A Crisis of Expertise? Revisiting a panel from the CSPC 2021 after the trucker convoy

Posted on Monday, May 9, 2022

Author: Alana Lajoie O'Malley

PhD Candidate, Sociology (Science & Technology Studies), uOttawa


Our U.S. neighbours have been lamenting the dissolution of their shared sense of reality for years. The trucker convoys that overtook Ottawa and several other Canadian cities this winter appear to have ushered in similar anxieties on this side of the border.

With the onset of the “truckers convoy,” media commenters wrote about a crisis of expertise in Canada resulting in the disintegration of a shared sense of reality. Michael Den Tandt called the growing lack of a shared sense of reality in Canada “poison in the sinews of society.” Charlie Angus lamented the fact that people increasingly rely on their “own Facebook feeds, Reddit channels, and Slack chat information buttressing an utterly alternate reality of science, medicine and politics” instead of relying on “anchors of commonality” like national media and the experts reflected in it. Andrew Coyne worried that the convoy was  “a movement in opposition not merely to vaccines, but to science, authority, expertise of all kinds: in a word, knowledge.”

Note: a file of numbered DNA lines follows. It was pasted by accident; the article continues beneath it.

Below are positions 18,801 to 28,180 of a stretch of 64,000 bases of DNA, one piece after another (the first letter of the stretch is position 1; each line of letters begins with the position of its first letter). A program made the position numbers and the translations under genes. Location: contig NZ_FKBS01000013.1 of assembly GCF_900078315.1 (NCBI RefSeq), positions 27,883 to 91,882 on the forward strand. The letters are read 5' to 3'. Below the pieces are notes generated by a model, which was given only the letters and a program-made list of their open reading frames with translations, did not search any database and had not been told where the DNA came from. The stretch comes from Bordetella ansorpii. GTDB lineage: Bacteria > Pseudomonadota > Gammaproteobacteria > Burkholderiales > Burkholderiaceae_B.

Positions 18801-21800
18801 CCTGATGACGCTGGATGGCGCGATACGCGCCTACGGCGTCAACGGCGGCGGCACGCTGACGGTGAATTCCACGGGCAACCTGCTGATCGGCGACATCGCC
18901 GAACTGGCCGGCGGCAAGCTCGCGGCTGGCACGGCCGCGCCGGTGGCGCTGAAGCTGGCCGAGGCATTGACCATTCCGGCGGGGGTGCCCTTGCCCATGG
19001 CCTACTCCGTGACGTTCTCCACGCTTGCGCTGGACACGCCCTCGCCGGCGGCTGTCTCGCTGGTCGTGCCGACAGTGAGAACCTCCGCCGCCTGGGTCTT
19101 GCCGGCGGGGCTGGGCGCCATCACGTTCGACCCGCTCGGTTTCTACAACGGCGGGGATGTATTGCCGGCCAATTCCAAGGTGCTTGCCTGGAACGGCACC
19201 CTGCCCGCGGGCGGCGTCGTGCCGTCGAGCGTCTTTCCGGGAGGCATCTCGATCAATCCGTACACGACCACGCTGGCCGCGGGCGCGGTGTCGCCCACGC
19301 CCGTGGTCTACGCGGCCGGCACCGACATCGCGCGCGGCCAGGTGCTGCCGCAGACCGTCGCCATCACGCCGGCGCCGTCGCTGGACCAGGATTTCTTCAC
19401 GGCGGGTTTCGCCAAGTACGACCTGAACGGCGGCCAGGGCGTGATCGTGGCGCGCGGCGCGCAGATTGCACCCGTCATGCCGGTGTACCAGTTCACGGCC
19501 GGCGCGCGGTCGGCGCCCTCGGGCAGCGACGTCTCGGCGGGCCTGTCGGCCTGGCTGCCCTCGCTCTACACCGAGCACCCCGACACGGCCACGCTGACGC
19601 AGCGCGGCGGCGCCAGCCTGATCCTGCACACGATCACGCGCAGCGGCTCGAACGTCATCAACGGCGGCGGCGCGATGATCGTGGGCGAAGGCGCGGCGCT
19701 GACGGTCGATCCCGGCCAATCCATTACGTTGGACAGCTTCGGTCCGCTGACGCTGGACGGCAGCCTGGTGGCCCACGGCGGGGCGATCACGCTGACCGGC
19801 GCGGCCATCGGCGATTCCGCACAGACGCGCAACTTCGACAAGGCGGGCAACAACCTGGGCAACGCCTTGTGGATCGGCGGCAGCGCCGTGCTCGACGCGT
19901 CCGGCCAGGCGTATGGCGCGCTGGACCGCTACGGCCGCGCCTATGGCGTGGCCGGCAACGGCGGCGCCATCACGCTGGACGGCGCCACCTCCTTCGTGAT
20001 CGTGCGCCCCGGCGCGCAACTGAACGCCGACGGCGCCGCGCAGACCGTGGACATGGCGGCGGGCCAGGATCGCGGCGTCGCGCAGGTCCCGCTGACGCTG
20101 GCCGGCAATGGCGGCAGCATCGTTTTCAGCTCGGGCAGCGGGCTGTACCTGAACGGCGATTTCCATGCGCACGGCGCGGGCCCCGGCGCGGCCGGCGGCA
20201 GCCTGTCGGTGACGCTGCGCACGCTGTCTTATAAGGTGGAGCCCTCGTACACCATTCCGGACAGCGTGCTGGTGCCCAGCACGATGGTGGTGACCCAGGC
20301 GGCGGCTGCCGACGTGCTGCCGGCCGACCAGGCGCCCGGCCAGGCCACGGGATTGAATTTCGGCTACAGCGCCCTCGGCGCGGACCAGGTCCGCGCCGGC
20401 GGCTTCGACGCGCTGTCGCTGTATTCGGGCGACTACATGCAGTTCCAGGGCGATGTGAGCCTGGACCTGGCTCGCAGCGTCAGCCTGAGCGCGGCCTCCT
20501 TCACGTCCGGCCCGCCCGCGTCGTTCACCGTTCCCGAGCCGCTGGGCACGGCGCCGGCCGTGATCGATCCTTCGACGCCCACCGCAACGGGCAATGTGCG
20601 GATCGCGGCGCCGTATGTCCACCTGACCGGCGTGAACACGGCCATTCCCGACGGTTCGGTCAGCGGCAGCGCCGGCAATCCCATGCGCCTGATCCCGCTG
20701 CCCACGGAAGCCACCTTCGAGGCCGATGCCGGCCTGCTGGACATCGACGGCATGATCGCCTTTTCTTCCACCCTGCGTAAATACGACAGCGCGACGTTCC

While these concerns may have taken on a new sense of urgency today, they are not new. Questions about how societies arrive at a shared understanding of truth and reality, about the role of experts in arriving at this shared sense of reality, and about how to take decisive policy action based on it, have preoccupied people who think about the role of expertise in political institutions for decades (1, 2, 3), if not centuries (1).